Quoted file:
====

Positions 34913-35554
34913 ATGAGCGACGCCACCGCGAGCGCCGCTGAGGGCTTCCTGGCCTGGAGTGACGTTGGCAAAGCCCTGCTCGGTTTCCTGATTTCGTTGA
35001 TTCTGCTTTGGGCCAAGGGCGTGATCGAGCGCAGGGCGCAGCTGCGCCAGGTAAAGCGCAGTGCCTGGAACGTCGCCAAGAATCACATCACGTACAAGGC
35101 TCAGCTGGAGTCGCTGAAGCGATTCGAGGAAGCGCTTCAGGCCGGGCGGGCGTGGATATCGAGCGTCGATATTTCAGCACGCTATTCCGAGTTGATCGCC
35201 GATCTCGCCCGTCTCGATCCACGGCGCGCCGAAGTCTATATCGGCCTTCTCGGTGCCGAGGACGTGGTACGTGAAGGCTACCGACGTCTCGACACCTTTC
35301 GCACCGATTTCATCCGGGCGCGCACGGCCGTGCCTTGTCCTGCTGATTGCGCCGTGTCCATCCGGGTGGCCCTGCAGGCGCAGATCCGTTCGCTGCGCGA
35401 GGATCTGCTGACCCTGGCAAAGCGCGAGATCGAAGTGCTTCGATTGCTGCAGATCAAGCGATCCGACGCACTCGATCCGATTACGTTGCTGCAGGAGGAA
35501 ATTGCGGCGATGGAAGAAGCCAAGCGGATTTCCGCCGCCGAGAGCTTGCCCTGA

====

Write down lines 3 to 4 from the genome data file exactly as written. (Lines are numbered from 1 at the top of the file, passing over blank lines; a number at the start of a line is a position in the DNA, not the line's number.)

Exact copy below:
35001 TTCTGCTTTGGGCCAAGGGCGTGATCGAGCGCAGGGCGCAGCTGCGCCAGGTAAAGCGCAGTGCCTGGAACGTCGCCAAGAATCACATCACGTACAAGGC
35101 TCAGCTGGAGTCGCTGAAGCGATTCGAGGAAGCGCTTCAGGCCGGGCGGGCGTGGATATCGAGCGTCGATATTTCAGCACGCTATTCCGAGTTGATCGCC